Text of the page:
Tuesday, June 14, 2005

Alexander the Great

http://www.androphile.org/preview/Library/Biographies/Alexander/Alexander.htm

Alexander the Great's father was Philip of Macedon. Philip had wives but also male lovers.

Philip was killed by a vengeful former lover, Pausanias, who had been rejected by the king for a prettier boy.

Young Alexander had a friend called Hephaestion. Both boys were tutored by Aristotle. Alexander was in love with Hephaestion.

Alexander was unmarried when he set off on his conquests.

Alexander led his army from Greece to the borders of India.

Alexander fell in love with a young man from Persia. Curtius describes him as, "... Bagoas, a eunuch exceptional in beauty and in the very flower of boyhood, with whom Darius was intimate and with whom Alexander would later be intimate."

Alexander made a political marriage when he married the daughter of the defeated king of Persia.

Hephaestion died of typhus. Alexander was grief stricken and he himself died some months later.

Robin Lane Fox in the book Alexander the Great:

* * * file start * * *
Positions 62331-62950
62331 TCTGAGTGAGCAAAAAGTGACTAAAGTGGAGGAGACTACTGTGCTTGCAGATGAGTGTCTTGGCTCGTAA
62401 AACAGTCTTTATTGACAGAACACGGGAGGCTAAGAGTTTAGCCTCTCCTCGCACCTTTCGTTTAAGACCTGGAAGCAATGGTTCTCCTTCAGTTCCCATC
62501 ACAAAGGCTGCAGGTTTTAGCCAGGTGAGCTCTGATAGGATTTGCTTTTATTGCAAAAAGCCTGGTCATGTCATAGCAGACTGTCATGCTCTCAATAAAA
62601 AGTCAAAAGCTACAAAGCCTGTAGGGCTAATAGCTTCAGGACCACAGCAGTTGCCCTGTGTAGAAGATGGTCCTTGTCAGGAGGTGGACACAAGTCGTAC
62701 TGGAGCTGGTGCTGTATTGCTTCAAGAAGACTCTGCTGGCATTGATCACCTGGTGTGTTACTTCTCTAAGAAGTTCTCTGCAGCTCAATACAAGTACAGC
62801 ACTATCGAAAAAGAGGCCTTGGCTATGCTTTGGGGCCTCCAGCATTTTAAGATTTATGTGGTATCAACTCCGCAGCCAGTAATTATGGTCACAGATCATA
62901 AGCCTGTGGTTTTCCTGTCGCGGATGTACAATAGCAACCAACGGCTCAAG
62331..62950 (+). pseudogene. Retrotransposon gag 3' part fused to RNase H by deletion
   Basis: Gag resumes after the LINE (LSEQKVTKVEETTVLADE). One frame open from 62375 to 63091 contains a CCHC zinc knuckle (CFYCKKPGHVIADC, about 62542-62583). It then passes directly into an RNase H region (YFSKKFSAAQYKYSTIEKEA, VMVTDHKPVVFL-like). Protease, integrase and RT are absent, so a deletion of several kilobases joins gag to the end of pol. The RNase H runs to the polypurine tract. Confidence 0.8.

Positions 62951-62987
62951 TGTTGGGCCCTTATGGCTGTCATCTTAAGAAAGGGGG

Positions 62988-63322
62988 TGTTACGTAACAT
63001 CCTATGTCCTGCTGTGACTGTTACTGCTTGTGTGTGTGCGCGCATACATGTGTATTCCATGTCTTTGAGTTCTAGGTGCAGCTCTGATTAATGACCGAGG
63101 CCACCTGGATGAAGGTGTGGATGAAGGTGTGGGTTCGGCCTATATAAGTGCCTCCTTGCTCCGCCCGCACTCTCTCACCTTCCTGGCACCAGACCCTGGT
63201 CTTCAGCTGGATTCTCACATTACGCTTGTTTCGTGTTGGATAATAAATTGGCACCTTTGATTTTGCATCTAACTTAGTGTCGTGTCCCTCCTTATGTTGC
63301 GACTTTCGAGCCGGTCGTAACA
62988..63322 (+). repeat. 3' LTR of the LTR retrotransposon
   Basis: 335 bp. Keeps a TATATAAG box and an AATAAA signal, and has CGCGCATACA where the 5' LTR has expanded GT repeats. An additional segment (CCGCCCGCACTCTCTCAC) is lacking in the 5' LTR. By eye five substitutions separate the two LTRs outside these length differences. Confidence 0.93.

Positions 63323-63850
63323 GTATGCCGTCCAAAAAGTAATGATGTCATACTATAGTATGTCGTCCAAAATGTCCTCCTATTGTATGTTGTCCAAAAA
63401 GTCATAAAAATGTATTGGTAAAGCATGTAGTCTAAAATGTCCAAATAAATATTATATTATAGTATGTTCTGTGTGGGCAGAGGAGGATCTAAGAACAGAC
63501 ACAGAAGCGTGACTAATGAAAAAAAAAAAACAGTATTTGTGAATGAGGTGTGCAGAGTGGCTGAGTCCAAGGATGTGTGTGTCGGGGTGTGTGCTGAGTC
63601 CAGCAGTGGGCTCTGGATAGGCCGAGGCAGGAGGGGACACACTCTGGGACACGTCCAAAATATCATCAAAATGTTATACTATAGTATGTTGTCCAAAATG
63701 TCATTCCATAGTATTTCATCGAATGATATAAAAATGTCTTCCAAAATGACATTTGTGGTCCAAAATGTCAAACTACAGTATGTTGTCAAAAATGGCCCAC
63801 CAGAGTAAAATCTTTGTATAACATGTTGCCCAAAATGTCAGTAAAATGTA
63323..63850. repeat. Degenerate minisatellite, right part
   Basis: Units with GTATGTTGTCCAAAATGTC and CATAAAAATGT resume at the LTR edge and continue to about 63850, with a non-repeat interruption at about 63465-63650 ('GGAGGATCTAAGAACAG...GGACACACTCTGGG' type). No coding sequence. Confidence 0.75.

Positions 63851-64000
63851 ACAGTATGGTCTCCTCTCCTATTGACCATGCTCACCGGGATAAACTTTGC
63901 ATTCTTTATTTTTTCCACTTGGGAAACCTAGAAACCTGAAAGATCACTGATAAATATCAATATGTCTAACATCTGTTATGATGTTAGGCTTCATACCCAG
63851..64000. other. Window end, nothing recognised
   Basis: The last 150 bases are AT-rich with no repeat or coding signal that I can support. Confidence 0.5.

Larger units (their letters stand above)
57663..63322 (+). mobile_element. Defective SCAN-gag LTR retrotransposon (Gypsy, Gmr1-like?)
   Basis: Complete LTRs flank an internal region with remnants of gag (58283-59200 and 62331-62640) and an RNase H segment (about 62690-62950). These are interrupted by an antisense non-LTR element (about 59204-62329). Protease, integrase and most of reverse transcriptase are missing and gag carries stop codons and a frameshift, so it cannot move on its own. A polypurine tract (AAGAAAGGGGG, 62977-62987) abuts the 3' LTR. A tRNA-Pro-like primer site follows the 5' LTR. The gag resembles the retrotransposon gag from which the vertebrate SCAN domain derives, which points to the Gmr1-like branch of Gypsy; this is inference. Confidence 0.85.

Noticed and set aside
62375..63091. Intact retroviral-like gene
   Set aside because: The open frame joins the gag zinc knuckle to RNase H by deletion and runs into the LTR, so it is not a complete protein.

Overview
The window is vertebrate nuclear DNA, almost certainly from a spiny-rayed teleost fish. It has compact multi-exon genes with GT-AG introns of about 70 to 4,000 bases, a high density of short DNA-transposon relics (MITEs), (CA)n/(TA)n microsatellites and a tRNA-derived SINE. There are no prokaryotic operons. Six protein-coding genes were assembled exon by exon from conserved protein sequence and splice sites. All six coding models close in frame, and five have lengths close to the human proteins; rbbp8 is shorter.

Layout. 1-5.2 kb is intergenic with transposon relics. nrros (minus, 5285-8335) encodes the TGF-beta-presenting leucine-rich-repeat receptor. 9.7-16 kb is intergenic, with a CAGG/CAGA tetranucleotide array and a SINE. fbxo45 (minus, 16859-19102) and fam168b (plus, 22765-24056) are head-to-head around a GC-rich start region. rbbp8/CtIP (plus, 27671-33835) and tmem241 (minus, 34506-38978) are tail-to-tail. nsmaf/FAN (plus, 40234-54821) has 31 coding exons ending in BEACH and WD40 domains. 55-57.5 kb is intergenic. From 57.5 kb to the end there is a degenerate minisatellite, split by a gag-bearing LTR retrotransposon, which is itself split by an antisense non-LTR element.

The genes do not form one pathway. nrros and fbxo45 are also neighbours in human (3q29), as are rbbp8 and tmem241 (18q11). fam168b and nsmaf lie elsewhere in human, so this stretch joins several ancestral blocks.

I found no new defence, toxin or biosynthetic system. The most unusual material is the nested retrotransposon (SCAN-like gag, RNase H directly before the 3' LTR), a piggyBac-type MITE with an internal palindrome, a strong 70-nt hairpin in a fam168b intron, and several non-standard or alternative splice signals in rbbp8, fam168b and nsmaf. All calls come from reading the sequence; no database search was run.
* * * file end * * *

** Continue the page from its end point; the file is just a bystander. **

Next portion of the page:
"Hephaestion was the man Alexander loved...At the age of thirty Alexander was still Hephaestion's lover."

Mary Renault, in The Nature of Alexander :

"With Hephaestion he remained in love, at a depth where the physical becomes almost irrelevant; and years later Bagoas ( a young Persian) was still his recognized eromenos/lover"

Paul Cartledge, Professor of Greek History in the University of Cambridge:

"That he loved at least two men there can be little doubt. The first was the Macedonian noble Hephaestion, a friend from boyhood ... Macedonian and Greek mores would have favoured an actively sexual component rather than inhibiting or censoring it. Like hunting, homosexuality was thought to foster masculine, especially martial, bravery.

"The other non-female beloved of Alexander's was named Bagoas. He was not just a 'barbarian' (Persian) but also a eunuch.... Alexander's personal commitment to him seems to have attained levels of sexual intimacy that his Greek and Macedonian courtiers found embarrassing."

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